Glen Echo Park

The OES originally visited Glen Echo Park on October 10, 2003. We have since returned numerous times. Located in Clintonville, Glen Echo Park is in one of three scenic ravines north of the Ohio State University campus. The park’s story began in 1908 when the Columbus Real Estate and Improvement Company acquired and developed 47-acres of land at the northern edge of Columbus. The area was annexed into Columbus in 1910 and marketed as a scenic region accessible by streetcar while still being part of the city. In 1912, Columbus accepted a 3.9-acre tract of undeveloped land along the ravine and Glen Echo Park became part of the Columbus park system. Nearby Parkview Drive originally snaked through the ravine’s earthen walls, but the road was removed and partially replaced by a bicycle path.

There have been several documented tragedies in the Glen Echo ravine over the years. In May 1961, an eight-year-old boy drowned in a five-foot pool of water in the park’s creek. The boy’s older brother tried to rescue him but was unsuccessful. The city later filled in the pool to make the waterway less dangerous. City officials even considered closing the park for a short time in 1962. Some residents suggested damming the ravine to turn it into a like while officials wanted to enclose Glen Echo Creek to turn it into a storm sewer. The park was cleaned and reopened. Sadly, it would not be long before another child would drown. In June 1964, a 10-year-old boy fell into the rain-swollen creek near the Indianola Avenue bridge and washed away. His body was found by fishermen fifteen days later near the west bank of the Olentangy River north of King Avenue.

In April 1964, the body of a 52-year-old man was found at the foot of the Indianola bridge. We have not been able to find any documentation as to the cause of death of this individual. In January 1965, a couple of teenagers found the body of a 64-year-old man in a culvert near the railroad tracks and I-71. The man’s body was frozen, but we were unable to find an official cause of death.

At least three suicides have been documented along Glen Echo ravine. In January 1962, a 48-year-old woman jumped to her death from the Calumet Street bridge, some 50-feet above the ravine. Five year prior, she had been a patient at the Columbus State Hospital when she tried to take her own life via overdose. A 16-year-old boy took his life in the ravine in October 1975 with a zip gun he had made from a 5½-inch piece of galvanized pipe. His body was found by a woman walking through the area the next day. The last documented suicide actually occurred in front of a home on Glen Echo Drive when a 47-year-old woman shot herself in the street.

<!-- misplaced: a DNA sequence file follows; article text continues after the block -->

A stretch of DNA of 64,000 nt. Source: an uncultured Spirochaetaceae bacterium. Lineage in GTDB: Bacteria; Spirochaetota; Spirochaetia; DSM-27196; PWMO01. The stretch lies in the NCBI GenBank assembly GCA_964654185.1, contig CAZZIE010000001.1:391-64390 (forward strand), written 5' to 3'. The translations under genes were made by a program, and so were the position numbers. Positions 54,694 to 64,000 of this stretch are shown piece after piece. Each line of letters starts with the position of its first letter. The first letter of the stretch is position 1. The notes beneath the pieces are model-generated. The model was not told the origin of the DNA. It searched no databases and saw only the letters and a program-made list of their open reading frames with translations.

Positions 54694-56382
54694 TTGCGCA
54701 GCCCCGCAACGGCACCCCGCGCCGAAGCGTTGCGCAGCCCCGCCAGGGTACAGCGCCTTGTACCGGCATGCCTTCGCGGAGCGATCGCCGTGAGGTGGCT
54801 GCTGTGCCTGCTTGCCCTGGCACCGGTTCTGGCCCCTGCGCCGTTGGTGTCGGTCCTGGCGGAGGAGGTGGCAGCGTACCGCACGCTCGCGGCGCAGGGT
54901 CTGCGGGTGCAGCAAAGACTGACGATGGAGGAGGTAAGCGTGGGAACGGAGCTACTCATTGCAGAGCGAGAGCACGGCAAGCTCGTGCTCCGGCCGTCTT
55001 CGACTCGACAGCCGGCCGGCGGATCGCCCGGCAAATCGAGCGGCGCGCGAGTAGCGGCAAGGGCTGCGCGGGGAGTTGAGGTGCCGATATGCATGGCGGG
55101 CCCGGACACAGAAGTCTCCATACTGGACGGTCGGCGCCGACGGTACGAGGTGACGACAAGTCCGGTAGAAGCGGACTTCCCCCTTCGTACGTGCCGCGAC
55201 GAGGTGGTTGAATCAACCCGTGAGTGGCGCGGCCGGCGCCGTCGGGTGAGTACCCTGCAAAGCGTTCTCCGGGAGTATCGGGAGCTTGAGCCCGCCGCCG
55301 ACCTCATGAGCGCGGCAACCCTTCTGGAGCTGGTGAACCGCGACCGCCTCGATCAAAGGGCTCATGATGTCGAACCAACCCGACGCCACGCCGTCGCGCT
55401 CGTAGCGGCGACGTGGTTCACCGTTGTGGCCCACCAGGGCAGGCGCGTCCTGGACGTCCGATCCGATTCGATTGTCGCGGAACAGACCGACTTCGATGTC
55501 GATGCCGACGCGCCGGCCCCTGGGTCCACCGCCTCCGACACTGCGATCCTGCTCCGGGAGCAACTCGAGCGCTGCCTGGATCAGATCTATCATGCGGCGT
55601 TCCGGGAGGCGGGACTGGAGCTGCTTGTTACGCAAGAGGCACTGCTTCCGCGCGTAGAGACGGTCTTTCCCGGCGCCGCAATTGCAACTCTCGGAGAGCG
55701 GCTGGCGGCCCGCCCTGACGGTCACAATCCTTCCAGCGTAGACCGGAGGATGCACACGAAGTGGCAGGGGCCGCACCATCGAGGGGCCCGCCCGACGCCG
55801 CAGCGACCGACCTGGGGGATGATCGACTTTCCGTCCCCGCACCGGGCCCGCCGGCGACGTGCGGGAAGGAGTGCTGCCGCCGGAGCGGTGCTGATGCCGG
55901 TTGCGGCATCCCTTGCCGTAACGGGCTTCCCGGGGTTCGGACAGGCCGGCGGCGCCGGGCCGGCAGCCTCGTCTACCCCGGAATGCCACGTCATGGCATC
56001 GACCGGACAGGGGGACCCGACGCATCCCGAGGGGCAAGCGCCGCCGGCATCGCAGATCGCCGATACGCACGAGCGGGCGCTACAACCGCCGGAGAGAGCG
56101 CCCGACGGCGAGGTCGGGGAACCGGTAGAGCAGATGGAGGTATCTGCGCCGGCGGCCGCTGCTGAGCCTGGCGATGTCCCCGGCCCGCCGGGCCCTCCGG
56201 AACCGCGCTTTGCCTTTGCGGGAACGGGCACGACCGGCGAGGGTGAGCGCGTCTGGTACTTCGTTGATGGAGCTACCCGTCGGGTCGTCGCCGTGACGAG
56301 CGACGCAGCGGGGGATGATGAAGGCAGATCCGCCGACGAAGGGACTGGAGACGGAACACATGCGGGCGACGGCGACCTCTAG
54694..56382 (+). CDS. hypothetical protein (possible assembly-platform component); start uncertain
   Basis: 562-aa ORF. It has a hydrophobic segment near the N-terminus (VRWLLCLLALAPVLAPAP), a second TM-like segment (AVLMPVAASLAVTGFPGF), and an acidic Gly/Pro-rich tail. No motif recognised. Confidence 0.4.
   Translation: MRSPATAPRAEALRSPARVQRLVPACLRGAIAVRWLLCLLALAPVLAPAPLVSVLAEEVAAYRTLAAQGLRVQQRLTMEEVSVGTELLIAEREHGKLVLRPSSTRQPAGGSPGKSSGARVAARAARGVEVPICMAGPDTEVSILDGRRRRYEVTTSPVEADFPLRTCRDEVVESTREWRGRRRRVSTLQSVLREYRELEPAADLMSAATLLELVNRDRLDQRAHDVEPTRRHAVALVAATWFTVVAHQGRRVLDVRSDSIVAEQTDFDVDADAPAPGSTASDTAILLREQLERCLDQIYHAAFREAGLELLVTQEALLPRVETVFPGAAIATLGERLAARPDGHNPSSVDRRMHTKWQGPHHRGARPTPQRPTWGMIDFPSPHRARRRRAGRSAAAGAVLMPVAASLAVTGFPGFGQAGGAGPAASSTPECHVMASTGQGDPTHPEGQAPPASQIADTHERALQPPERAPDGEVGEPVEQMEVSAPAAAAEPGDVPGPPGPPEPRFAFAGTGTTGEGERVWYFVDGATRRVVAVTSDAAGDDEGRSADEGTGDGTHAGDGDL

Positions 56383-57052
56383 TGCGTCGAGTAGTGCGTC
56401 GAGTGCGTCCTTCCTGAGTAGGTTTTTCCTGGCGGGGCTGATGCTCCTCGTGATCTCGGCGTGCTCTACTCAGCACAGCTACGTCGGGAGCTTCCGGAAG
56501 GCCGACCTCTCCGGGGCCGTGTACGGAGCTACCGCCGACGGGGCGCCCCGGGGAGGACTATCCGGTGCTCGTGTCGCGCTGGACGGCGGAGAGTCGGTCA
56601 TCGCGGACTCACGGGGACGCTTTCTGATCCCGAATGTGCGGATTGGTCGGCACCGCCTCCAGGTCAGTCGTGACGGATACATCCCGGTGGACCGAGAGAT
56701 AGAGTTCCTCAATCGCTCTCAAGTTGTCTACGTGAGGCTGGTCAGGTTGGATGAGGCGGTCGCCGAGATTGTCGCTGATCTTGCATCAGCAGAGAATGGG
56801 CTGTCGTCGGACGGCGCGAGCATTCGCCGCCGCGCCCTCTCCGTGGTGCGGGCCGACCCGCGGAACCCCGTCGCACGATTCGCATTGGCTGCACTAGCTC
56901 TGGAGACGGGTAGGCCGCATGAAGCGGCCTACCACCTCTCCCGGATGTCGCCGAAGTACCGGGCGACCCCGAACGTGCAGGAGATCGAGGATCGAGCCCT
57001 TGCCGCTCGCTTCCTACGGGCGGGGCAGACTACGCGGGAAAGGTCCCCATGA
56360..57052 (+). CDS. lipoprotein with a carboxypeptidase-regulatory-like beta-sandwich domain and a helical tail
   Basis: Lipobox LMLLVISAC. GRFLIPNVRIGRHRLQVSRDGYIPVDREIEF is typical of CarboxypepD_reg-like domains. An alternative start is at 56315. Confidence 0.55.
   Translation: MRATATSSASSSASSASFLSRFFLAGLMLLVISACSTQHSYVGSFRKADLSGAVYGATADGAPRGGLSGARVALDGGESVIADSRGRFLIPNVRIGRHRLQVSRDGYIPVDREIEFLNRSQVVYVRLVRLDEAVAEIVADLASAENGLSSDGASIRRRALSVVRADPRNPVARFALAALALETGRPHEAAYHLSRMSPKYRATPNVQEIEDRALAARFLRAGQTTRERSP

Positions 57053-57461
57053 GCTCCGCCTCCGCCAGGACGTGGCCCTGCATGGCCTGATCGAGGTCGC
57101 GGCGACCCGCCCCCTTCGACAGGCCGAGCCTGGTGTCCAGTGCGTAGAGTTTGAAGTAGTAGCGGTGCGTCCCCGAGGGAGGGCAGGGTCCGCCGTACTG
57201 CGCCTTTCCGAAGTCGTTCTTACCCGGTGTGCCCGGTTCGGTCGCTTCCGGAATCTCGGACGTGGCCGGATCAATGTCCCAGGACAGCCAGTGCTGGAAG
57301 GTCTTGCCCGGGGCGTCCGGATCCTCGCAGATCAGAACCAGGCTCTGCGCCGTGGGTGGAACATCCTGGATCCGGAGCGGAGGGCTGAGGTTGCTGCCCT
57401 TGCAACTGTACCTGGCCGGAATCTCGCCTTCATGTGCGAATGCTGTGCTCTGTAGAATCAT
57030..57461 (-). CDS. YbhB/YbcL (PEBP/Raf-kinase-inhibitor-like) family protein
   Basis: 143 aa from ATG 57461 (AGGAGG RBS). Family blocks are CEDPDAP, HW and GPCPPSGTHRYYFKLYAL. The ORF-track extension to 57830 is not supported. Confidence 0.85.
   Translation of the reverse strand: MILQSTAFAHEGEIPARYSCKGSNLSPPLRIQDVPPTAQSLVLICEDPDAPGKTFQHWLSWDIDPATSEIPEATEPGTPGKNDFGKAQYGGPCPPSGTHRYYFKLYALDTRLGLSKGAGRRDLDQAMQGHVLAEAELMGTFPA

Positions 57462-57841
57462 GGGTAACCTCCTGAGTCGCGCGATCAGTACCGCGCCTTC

Like the more-notorious Walhalla Ravine, Glen Echo has its fair share of legends. Ghostly figures have been seen in the creek between the Indianola Bridge and the park’s bridge near the center of the park. Our very own Jason Colwell witnessed this figure for himself one night. Unfortunately, he did not have a camera with him at the time. Colwell described seeing a man walking in the creek. He decided to run around a bush to get a better view of the person, thinking the man was a vagrant, but the man had disappeared.

The ghost of a gothic girl is said to hang out on or near the bridge at the center of the park. The ghost of a homeless man who reportedly froze to death has been seen around the tunnel that carries Glen Echo Creek beneath the Indianola overpass. This area is on the opposite end of the park from where the frozen body was found in 1965. “Ten Pin” is an area of the park where a set of concrete barriers were installed to prevent large objects from clogging the nearby tunnel. The spirit of a witch who once conducted ceremonies at “Ten Pin” supposedly haunts the area. We did see two dark figures emerge from around a corner as we checked out the park’s central bridge during our nighttime trip. They ended up being some drunk guys using the park as a shortcut through the neighborhood, not anything paranormal.

Location Information: Public Park

Glen Echo Park is located at 510 Cliffside Drive in Clintonville; Franklin County.

Photographs

 

Video

Glen Echo Documentary: OES members Jason Robinson and Jason Colwell are interviewed on-camera about the legends of Glen Echo Ravine and their paranormal experiences while visiting the park. Thanks to Jenna Feldman for including us in her documentary!